Class sizes begin with ratios of 1:1, expanding to 1:4-5. Although I organise, initiate and guide, I do not dominate or evaluate (I learned that commandment repeatedly throughout my teaching career). And I insist that I myself must learn as well as teach. After more than eight months of explanation, I almost understand one member’s major field of technical systems engineering. From another, I am learning about naturopathic medicine, her career goal. I also learn from 21-year-olds who read texts differently than I do, as every professor should.

Just as important as interchange between the old professor and the young generation is peer education among the latter – which sometimes proceeds via articulate expressions worthy of a lecturer facing hundreds of students. Issues they’ve discussed include the economics of climate change, the advantages and costs of electric vehicles, and the physical threats to women today.

Often discussions begin with the problems young people have in securing reliable information and interpretations. This typically advances to discussions of strategies for learning and criticising responsibly, including what and how to read. Closely related is the question of how to negotiate, benefit from and succeed in university.

Not surprisingly, writing and communication are regular topics of concern. As a published writer and editor, it is straightforward to guide highly intelligent non-humanities students to more effective modes of expression in everything from course papers to graduate/professional school and job applications. A next step is constructing résumés, about which university student services seem to know almost nothing.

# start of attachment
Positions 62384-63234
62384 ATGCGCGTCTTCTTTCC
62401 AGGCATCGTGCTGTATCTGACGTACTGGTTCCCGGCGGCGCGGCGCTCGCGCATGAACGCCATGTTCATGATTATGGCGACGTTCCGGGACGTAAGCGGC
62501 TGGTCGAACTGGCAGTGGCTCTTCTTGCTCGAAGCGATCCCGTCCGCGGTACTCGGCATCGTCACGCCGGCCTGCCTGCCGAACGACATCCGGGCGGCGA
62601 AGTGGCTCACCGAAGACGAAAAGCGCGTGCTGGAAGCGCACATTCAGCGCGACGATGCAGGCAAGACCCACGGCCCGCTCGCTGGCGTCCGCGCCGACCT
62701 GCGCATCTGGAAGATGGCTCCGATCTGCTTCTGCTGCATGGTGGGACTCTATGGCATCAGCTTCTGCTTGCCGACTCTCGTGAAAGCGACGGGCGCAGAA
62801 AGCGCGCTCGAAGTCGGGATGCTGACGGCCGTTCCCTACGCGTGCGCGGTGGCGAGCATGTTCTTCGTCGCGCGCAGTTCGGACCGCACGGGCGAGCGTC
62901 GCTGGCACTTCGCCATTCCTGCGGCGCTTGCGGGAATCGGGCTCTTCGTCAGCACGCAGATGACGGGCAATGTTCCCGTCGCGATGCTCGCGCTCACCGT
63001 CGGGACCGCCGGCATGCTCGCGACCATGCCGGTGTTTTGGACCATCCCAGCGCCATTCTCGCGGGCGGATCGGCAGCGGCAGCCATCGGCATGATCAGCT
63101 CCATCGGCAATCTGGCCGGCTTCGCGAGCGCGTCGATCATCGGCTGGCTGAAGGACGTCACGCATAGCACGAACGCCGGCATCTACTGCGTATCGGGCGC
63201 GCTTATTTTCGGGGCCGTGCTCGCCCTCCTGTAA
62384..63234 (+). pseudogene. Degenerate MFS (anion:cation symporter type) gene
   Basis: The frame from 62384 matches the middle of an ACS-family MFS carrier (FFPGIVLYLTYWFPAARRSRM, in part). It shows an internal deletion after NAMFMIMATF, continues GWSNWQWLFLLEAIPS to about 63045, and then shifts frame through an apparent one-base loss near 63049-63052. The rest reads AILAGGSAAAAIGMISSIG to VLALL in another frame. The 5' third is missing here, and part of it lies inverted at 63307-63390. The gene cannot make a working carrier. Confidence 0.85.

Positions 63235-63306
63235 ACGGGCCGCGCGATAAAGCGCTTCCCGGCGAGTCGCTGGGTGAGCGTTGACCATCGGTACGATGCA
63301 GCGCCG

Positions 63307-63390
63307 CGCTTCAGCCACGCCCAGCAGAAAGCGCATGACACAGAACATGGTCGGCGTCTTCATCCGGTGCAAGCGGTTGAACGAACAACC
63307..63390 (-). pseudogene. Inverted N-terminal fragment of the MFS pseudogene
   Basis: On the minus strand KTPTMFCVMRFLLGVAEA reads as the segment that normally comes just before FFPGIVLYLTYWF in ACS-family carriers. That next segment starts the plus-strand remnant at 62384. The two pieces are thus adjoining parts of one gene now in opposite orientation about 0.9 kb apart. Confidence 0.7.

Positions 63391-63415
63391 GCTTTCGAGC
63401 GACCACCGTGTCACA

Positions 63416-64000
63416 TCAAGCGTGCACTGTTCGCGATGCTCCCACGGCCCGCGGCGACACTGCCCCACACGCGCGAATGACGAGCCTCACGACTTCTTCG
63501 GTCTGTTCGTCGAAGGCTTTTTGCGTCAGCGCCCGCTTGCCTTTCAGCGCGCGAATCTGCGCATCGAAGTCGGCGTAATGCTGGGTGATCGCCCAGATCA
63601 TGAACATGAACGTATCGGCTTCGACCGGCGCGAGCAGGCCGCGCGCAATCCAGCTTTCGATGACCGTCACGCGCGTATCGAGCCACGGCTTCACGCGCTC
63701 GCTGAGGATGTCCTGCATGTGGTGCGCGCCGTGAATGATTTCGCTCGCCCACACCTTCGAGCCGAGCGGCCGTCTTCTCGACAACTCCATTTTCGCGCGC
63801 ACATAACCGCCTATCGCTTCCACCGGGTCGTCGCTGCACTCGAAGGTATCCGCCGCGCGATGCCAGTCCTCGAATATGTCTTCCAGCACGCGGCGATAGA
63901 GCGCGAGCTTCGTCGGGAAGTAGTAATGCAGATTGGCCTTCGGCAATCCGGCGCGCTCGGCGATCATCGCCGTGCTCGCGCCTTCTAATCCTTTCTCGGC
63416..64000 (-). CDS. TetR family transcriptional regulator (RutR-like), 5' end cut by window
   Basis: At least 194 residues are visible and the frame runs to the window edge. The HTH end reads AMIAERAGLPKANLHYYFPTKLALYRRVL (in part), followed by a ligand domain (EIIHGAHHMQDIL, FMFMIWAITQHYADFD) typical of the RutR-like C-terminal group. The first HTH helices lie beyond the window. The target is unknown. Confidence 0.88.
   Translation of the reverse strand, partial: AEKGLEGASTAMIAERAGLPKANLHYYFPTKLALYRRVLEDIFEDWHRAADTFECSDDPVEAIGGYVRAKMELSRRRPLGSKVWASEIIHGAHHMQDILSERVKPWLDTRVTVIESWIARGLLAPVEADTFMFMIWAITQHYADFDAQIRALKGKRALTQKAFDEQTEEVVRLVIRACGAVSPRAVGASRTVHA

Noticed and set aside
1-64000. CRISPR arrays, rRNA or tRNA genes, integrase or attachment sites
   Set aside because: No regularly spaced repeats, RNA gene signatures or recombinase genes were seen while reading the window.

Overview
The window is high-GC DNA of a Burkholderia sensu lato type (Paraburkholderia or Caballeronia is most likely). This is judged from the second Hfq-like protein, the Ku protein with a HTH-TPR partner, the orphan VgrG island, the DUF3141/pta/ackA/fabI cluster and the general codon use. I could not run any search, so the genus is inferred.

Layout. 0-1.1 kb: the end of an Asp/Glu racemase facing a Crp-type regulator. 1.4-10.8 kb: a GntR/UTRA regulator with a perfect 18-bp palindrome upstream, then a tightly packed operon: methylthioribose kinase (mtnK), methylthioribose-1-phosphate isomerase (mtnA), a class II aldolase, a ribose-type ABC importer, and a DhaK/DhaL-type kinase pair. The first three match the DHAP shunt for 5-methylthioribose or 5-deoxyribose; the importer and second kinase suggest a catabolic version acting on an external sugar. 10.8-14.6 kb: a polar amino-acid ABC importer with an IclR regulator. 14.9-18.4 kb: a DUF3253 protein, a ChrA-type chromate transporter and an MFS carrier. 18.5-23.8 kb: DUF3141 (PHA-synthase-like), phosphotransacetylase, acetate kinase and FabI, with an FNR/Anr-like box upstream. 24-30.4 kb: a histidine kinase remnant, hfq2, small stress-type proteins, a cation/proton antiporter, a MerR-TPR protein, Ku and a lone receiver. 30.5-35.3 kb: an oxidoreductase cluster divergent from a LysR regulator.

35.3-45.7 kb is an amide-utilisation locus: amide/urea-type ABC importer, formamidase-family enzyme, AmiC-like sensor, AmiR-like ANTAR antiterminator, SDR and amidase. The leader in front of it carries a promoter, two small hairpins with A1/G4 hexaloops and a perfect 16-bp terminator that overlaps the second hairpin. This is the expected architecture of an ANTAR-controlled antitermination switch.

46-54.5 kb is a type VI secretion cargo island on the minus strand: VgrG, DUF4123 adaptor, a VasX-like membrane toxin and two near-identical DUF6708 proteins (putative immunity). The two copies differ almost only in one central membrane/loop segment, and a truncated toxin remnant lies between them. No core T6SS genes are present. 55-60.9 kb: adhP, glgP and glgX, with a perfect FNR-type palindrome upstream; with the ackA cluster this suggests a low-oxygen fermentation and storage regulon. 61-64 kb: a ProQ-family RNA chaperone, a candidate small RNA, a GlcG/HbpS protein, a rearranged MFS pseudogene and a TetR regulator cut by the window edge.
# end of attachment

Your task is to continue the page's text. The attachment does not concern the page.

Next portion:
Learning about members’ interests has allowed me to recommend literature and philosophy courses to two engineering students and, in one case, to arrange conversations with three professors before the student made their selection. With many of my unofficial students, I do more to further general education and interdisciplinarity than the formal curricular requirements and paid non-professorial advisers who dominate today.

Some of our most compelling conversations centre on planning for the years immediately following graduation: the challenge of postgraduate education versus full-time employment, internships versus gap years of service or travel.

Contemporary young people confront one of the most challenging periods for coming of age in documented history. There is unprecedented pressure to choose a “profitable” major, complete a degree and find a job. Yet mental health is declining, making charting a course through university harder. Opportunities to engage peers and professors outside shared classrooms and residences are too rare. And many faculty and almost all student services offices are far less attentive to students’ basic needs than they once were.

Harvey U is only one example of how committed professors – not all necessarily retired – may respond. I ask others to consider establishing their own kindred institutions. There is no financial compensation, but the rewards are incalculable.

Harvey J. Graff is professor emeritus of English and history at The Ohio State University and inaugural Ohio Eminent Scholar in Literacy Studies. His most recent book is Searching for Literacy (2022).